Movie Review: Frozen

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Stars: Kristen Bell, Idina Menzel, Josh Gad, Johnathan Groff, Santino Fontana, Alan Tudyk

Rated PG for some action and mild rude humor, Running time 108 minutes, Adventure/Animation/Comedy

Compare to: Tangled (2010), Brave (2012)

It’s tough when reviewing a movie like Frozen as you’ve already got the expectations that Disney is going to deliver and it’s more of a surprise when they haven’t.

As much as I wanted to criticize and dismiss Disney itself as a multibillion dollar monster that eats smaller studios alive with no thought of anything but the next massive paycheck….but quality in the films they release just show that they know what they’re doing and are content just being a name.

After a childhood accident, young princess Anna (Bell) has her mind erased of her sister Elsa’s supernatural power that accidentally caused it. Unsure exactly how to control her ability to create and manipulate the cold, Elsa withdraws from her sister and the rest of the world until her power spirals out of control one day and she decides to leave for good. With the world in eternal winter, Anna decides to go after her sister with the help of Kristoff, an ice salesman whose business is going to plummet if Elsa can’t undo her own misfortune.

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I’m not sure if this is meant to be set in the same world as Tangled, but what the 2010 Disney film did for evergreen forests, Frozen does for an arctic wasteland. Except that while much of the scenery is in fact barren, it never gets old to look at. This goes for every scene but especially the moments of Elsa and experimentation with her abilities to do…whatever she wants with ice.

The snow, the fire, the northern lights; it all makes you think that if you had to be in a cartoon, this would be it- even when the weather is at it’s harshest. All this scenery while the story is something like if one of Disney’s evil queens had a younger sister that wanted to stop her from becoming the evil queen.

While the Disney/Pixar separation is noticeable in one way or another, one welcome reinsertion to these cartoons is the music. Never having been a fan of musicals (Sorry Black Nativity), the way the songs are integrated into the plot don’t take you out of the moment but draw you in.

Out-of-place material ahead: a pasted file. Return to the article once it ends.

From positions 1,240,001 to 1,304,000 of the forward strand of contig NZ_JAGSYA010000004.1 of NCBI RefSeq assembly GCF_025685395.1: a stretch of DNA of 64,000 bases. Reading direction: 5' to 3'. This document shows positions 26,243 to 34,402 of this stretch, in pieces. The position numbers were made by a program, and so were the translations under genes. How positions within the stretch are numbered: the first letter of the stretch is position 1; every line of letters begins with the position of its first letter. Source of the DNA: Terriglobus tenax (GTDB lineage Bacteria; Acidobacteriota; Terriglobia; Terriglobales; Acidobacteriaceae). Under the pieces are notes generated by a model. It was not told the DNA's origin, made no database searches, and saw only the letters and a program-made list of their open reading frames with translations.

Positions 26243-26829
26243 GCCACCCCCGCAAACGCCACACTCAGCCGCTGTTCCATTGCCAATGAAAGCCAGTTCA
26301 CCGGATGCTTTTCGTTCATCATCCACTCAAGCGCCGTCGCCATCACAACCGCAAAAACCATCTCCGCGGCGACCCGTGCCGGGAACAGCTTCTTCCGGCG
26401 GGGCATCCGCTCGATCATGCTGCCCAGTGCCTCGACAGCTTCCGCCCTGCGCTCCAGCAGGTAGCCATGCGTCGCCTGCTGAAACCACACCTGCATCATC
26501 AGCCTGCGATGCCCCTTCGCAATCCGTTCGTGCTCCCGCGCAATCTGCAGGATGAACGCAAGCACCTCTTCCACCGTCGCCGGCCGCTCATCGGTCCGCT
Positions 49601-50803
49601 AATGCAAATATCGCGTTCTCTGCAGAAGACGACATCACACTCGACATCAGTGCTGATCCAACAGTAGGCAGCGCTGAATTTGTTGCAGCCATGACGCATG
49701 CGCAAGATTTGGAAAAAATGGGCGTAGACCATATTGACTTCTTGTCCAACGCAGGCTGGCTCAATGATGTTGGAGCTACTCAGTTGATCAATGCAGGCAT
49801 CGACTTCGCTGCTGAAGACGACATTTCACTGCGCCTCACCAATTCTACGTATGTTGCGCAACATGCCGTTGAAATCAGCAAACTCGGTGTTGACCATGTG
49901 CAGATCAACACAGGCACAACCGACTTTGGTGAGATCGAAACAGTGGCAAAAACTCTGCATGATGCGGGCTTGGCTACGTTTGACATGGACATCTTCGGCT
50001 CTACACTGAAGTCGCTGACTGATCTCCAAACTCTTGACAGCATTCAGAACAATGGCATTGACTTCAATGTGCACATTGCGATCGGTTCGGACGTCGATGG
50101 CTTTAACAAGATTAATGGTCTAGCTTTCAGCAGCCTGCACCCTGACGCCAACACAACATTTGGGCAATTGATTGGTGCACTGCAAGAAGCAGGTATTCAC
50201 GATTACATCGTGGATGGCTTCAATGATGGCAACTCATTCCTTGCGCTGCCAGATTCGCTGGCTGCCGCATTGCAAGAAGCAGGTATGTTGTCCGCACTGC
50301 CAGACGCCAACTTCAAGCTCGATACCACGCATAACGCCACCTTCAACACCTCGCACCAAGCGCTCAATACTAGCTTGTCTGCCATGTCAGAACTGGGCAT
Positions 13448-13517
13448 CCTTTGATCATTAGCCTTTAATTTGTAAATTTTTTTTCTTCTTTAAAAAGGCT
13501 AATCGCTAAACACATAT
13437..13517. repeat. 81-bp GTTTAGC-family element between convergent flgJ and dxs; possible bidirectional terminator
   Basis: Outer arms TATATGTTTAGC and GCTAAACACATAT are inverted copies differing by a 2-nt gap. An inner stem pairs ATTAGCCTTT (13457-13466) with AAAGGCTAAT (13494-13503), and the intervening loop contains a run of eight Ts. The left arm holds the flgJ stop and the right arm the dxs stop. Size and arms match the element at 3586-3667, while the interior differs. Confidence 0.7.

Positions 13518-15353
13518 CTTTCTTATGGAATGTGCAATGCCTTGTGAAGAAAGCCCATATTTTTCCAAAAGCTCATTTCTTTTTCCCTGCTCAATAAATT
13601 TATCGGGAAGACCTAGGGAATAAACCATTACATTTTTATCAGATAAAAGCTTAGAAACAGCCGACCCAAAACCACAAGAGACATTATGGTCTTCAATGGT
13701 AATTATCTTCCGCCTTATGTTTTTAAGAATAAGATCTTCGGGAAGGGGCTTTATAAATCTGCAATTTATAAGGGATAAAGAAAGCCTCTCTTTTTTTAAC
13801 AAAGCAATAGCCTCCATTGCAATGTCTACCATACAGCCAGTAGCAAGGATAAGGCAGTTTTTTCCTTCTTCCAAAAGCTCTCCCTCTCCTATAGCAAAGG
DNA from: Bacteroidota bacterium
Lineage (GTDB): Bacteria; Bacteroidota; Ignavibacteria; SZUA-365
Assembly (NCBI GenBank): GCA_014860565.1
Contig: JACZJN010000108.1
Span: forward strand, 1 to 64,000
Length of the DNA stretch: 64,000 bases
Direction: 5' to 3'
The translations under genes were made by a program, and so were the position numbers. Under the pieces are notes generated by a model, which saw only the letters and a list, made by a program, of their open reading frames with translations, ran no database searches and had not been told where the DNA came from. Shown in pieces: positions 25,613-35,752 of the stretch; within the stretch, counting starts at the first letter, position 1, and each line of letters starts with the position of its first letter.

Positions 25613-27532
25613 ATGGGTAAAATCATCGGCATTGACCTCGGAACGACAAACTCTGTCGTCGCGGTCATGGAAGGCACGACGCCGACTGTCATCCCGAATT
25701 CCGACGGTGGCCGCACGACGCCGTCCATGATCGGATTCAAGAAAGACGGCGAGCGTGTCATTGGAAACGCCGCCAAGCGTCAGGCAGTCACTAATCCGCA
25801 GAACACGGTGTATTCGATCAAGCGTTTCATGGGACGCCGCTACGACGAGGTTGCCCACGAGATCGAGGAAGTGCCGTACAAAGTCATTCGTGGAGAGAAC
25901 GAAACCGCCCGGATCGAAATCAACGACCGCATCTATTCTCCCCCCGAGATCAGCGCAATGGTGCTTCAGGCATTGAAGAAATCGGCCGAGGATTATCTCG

Even the simple ones.

Even the simple ones.

An animated film doesn’t have to be full of jokes every three seconds, but they do have the fine line to walk of being too much or too boring. Yet with the music numbers, we never get the sense of boredom and the story never keeps moving us forward.

There’s also an interesting play on the “Princess in distress/Valiant Prince” ploy that Disney is famous for helping solidify into legend. The way the story flips it around and toys with it is something I won’t give away entirely but it’s a welcome way of not leaving out the males in the audience and a relief that the entire plot doesn’t revolve around a Prince and a Princess getting together. Sure, it’s in there, but not as the main focus.

One complaint I’ve got is the comic relief. While everybody plays their part and nobody’s ever really a drag, Olaf the living snowman (Gad) just stuck out like Jar Jar. A role created as something like Frosty’s “special” nephew, I’m interested to see how accepting people are to his character. I realize the humor behind a being made of snow that’s got a very “warm” personality, I just found him a bit much. Every time he showed up was another moment I didn’t mind being skipped.

Funny, nope, funny, funny.

Funny, nope, funny, funny.

Still, he’s nothing to ruin the enjoyment of the movie. You’re going to like this one and so is anybody else that watches it, even the eyes-rolling teenager that has to be seen in public with the family.

Enjoy all the money off the dolls made of these two princesses this Christmas, Disney!

Grade: B+

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